The following article is a component of the February 1998 (vol. 50, no. 2) JOM and is presented as JOM-e. Such articles appear exclusively on the web and do not have print equivalents.


Solidification Processing of Materials in Magnetic Fields

B.Q. Li

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The use of external magnetic fields is now widespread in the metals and semiconductor industries to control the behavior of the melts during solidification, resulting in improved process performance and better quality products. With an applied magnetic field, a melt may be supported in air while being solidified by a well-shaped Lorentz force in place of a mechanical mold to obtain high-purity products. The field may also be configured to provide an environmentally friendly, yet effective means for melt stirring, which is useful in generating a desired melt mixing pattern during semiconductor crystal growth or producing a strong turbulent shear flow to induce grain refinement effects during metal casting. A direct current (d.c.) magnetic field can also be used to reduce unwanted turbulent flows and fluctuations associated with melt convection during solidification to help eliminate solidification defects. Because molten metals and semiconductor metals are electrically conducting, the same principles apply for the design of magnetically assisted solidification processing systems for both materials. The details of operation procedures and field control parameters, however, are different because of different technology development history and quality requirements. The attention of metal producers is presently focused on the adaptation of the existing technology to the new generation of casting processes. The semiconductor crystal growers, on the other hand, are actively pursuing electromagnetic stirring while searching for magnetic field configurations that render more effective damping effects in crystal growth.


Solidification describes the phenomenon of liquids transforming into solids as a result of a decrease in liquid temperature. It occurs in a wide range of industrial processes, including casting and semiconductor single-crystal growth.1-3 As liquids undergo solidification, fluid flow and turbulence occur in the solidifying liquid pool and have critical implications to both the solidification-process design and product quality control.1,2 There is extensive research devoted to developing a fundamental understanding of convective flows in solidifying melts and designing effective measures to control and optimize solidification-processing systems in order to obtain solidification products of high quality. One of the very useful methods that have been successfully applied to controlling melt convection in solidification systems is the use of magnetic fields.

The first attempt to deliberately apply magnetic fields to benefit solidification processing dates back to the early 1930s,4,5 and today the use of magnetic fields has become a standard industrial practice in the solidification processing of electrically conducting fluids such as molten metals and semiconductors.6-8 In general, magnetic fields may be configured to contain the melt in air while solidifying, to generate melt convection deep in the solidifying liquid pool, and to damp out the deleterious turbulence flows and fluctuations associated with melt convection. All of these effects have been explored in both metals and semiconductor industries, and improvements in both process control and product quality have been impressive.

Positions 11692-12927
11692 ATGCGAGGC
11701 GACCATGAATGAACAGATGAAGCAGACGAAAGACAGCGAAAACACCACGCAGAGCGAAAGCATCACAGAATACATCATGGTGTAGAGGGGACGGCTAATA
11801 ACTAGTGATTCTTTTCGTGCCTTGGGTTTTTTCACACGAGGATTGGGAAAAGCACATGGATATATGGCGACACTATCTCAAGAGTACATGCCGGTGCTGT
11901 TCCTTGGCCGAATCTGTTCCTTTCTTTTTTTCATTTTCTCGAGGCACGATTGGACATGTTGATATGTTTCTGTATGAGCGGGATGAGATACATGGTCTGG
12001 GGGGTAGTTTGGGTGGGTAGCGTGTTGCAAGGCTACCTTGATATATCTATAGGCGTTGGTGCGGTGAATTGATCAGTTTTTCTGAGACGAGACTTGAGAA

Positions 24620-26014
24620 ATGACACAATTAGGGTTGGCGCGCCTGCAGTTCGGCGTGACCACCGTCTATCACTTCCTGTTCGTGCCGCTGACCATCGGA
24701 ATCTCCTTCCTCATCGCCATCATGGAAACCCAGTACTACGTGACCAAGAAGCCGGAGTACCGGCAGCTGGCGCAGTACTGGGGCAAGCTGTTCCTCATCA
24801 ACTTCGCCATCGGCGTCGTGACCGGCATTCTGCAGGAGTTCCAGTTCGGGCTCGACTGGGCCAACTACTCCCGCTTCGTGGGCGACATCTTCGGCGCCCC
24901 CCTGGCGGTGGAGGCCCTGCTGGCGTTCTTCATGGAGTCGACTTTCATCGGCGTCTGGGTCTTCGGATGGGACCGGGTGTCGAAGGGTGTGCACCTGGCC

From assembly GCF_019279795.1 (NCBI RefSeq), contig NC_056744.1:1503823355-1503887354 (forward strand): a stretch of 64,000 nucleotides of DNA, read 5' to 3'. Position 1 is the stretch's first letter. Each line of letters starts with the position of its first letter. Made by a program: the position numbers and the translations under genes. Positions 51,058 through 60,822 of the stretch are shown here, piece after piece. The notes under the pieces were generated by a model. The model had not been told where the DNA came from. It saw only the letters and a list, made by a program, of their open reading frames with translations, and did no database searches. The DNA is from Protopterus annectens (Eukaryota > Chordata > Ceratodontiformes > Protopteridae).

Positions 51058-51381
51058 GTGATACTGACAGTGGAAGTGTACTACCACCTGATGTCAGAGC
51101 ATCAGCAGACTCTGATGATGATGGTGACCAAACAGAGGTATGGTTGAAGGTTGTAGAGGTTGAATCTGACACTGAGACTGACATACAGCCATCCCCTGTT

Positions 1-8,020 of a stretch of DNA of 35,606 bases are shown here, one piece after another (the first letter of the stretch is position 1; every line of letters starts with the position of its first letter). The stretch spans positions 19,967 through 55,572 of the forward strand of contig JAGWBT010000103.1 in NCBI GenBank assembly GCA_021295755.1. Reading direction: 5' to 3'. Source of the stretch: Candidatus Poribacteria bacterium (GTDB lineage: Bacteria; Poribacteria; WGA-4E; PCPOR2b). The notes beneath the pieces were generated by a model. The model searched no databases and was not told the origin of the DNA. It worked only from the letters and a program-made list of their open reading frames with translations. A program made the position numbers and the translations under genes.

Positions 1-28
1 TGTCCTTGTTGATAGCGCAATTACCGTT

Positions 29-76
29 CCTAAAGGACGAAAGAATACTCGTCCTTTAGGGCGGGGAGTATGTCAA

Because molten metals and semiconductors behave the same in a magnetic field, the same principles apply in the design of their processing systems; however, the quality requirements for the two materials differ greatly. Generally speaking, quality issues concerning metal producers include grain-size uniformity, macro- and centerline segregation, and internal cracks and inclusions, among others; electronic crystal growers are concerned about impurity striation and radial and microscopic uniformity in crystals. This difference is reflected in the different details of operation control and field configurations used for the two materials.


The basic mechanism by which an applied magnetic field affects the solidifying melt may best be appreciated through the study of the Maxwell stress tensor T (SI unit) for a macroscopic homogeneous medium9


where is the electric permittivity, E is the th component of the electric field, µ is the magnetic permeability, H is the th component of the magnetic field, is the density of the fluid, and T is the temperature. The Kroneker delta takes the value = 1 if = and = 0 if , where , = 1, 2, 3.

In Equation 1, the first and the third terms on the right-hand side represent the electrostatic effects. While electrostatic fields are rarely used during the solidification of conducting fluids, their use in affecting other types of phase-change processes such as boiling and condensation are common.10,11 The magnetic effects come from the remaining two terms. The last term represents the force resulting from the change of magnetic properties and has recently found applications in protein single-crystal growth, a rapidly growing area of great economic importance.12 The major effect of the applied electromagnetic field on metal and semiconductor solidification comes from the other two terms on the right-hand side.

For conducting fluids such as the molten metals and semiconductor melts, the magnetorestrictive effects are negligible [i.e., (µ/)T 0].9 Therefore, convection in the melt pool is influenced by the volumetric momentum source of the electromagnetic origin, the Lorentz force. The Lorentz force F is equal to the divergence of the Maxwell stress tensor , viz.,

F = ·


F = T,


where T, denotes the derivative of T with respect to .

With the magnetohydrodynamic form of the Maxwell equations,9 it is straightforward to show that Equation 2 reduces to the Lorentz force in a familiar form13

F = J x B = x H x B = (E + u x B) x B (3)

where J and B are the current density and magnetic-induction fields, respectively, and is the electric conductivity. Also, to arrive at Equation 3, use has been made of Ohm's law for a moving conducting fluid

J = (E + u x B) (4)